I Sold My Jew Blood: Professional Control 2 is an excerpt from my first book, Down and Out in California.
I Sold My Jew Blood is part 2 of 2 of the excerpt. For Part 1 please see Smokerlyzer: Professional Control 1
The second study I take part in is a test on Ashkenazi Jews and depression, being conducted by a drug company with the cooperation of doctors. Again I am a control. This time the study involves giving blood. It pays one hundred and twenty dollars.
Again I call in to a number, but this time I get the doctor’s secretary, who succinctly screens me in a New York Jewish accent.
“Yes.” It’s surprising how much this question makes me uncomfortable. I think of the Holocaust class I took in college, and how many generations back one’s ancestry must be of similar ethnicity to qualify for a race.
“Do you suffer from depression?”
She makes an appointment with me. I will only have to visit once, to give blood. I’m glad for that news, and I don’t mind having blood drawn so it seems a good exchange.
The doctor’s office is located on the border of Brentwood and Santa Monica. It’s an older building with stucco walls that looks more like an apartment building or an old motel than doctor’s offices. The different doctor’s offices are connected by outdoor hallways. I climb the cement stairs to the second floor and meet the doctor. He’s the only one in his offices, which consist of a waiting room and three exam rooms.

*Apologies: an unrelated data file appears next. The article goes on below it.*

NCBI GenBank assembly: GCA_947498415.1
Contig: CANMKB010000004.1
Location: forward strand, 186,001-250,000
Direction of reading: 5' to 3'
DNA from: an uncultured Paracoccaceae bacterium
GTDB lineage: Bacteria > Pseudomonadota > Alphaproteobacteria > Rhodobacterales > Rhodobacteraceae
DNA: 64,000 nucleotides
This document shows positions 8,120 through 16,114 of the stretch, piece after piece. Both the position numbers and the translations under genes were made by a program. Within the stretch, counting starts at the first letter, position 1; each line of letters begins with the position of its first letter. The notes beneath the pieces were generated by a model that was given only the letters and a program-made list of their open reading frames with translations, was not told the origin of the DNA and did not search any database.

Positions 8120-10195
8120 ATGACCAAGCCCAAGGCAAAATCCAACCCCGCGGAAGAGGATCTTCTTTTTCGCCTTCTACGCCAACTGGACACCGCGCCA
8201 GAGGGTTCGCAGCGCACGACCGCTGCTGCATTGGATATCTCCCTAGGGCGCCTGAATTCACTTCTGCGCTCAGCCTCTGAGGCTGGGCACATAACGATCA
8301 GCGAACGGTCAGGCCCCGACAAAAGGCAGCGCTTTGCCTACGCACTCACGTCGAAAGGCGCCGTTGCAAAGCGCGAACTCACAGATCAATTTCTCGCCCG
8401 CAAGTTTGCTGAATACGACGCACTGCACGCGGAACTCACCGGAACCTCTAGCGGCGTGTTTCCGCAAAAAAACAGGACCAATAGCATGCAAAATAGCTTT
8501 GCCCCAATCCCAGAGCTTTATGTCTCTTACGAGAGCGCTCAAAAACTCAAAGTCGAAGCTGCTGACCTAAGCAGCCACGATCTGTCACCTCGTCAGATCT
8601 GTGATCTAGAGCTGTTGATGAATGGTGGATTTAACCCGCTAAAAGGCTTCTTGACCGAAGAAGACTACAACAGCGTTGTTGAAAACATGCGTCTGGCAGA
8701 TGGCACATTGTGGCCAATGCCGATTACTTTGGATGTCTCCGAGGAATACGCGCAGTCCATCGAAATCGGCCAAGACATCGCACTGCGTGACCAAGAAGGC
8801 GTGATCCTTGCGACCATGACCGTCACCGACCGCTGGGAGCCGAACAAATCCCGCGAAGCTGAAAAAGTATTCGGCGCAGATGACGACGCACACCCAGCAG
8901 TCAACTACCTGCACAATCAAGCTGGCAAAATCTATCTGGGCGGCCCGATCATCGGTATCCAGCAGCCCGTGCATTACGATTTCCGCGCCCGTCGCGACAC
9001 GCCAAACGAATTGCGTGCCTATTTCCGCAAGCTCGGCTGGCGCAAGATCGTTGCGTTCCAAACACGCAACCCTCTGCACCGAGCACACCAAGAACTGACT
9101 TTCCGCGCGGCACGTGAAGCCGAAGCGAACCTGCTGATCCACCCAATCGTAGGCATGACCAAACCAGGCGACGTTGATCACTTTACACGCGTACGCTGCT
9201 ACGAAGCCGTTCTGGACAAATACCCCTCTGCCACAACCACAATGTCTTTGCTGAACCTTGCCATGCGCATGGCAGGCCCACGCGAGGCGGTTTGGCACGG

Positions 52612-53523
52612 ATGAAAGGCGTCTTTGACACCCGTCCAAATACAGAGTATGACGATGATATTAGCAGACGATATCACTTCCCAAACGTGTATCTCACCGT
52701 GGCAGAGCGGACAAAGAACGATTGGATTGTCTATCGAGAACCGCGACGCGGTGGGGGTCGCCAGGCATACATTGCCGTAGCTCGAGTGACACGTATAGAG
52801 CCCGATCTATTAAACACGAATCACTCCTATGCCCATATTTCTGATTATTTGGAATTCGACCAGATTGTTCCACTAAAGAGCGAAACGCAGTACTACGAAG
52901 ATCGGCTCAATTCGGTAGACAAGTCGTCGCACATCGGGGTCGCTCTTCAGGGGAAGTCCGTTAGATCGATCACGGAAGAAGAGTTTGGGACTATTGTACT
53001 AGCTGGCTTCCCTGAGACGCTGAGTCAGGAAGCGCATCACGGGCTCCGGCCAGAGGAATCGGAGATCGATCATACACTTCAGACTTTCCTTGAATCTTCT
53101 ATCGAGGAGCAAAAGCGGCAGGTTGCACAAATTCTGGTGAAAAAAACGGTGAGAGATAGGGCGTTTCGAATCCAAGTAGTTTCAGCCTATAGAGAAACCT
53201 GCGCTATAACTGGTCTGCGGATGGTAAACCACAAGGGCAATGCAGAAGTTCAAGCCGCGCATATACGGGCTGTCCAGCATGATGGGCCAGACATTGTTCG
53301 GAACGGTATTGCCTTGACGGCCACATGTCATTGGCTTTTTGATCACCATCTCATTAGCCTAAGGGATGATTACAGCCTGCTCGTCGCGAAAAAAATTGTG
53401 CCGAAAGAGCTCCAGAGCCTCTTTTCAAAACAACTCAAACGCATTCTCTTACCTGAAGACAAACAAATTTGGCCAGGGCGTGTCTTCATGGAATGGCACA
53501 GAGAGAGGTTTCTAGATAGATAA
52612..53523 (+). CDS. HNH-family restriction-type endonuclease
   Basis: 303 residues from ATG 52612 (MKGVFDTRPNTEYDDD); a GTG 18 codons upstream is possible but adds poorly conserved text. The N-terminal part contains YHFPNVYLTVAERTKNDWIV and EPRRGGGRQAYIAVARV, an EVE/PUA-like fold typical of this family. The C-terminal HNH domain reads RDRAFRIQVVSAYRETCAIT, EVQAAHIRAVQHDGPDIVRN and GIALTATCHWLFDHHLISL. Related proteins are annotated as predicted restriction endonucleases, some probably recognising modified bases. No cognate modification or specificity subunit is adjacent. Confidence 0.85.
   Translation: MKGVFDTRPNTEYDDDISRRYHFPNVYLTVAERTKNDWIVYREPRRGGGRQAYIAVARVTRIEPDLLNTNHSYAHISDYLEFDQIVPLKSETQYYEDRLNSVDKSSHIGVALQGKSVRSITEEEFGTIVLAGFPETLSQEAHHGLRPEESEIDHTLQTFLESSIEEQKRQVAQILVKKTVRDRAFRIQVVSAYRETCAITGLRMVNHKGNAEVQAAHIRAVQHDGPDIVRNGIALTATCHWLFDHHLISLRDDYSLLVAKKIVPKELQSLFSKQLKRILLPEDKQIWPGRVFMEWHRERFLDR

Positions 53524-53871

He’s nervous, I can tell immediately from his shaking hands. I’m not sure why, but I see that I make him so. He’s in his sixties, wearing the white coat, stethoscope around the neck.
“Thanks so much for participating in this study” he says. “Just fill out this paperwork and when you’re ready, we’ll draw your blood.”
“Okay.” I quickly fill out the paperwork and hand it back to him. It asks questions about the Jewishness of my relatives. Many years later I will have a DNA test and find out that I am indeed ninety-eight point six percent Ashkenazi Jewish. Now though, I am wondering how they can take my word for it, or my parents’ word for it, or my ancestors’ word for it. Will they test my blood? What will they test it for? The human genome is still years away from being mapped.
“Good good…. Follow me then, are you ready?” he asks.
“Yup. Don’t worry, I am good with needles” I hope saying this will calm him down, but he just gives a curt smile.
We head into exam room three, which is on the corner of the building and has two windows. I look out to the trees and street below. There’s a Dunkin’ Donuts across the street. The doctor takes out a test tube rack with six tubes on it.
“Am I going to fill all those?” I ask.
“Yes, we need six to do all the testing.” He responds. I note a slight condescension in his tone.
“What’s this for, anyway, why do you need depressed Jew blood, or in my case non-depressed Jew blood?” I ask, somewhat confrontationally, so as to justify the six vials and educate myself beyond his patronizing.
He’s less condescending when actually explaining something “Oh it’s very exciting. It turns out that a lot of how mood and mental health work are determined by genetics. The aim is to develop an antidepressant that treats Ashkenazi Jewish depression, and eventually we’ll be able to develop drugs to treat people based on other ethnic backgrounds, so that we can have more precise control of emotional response.”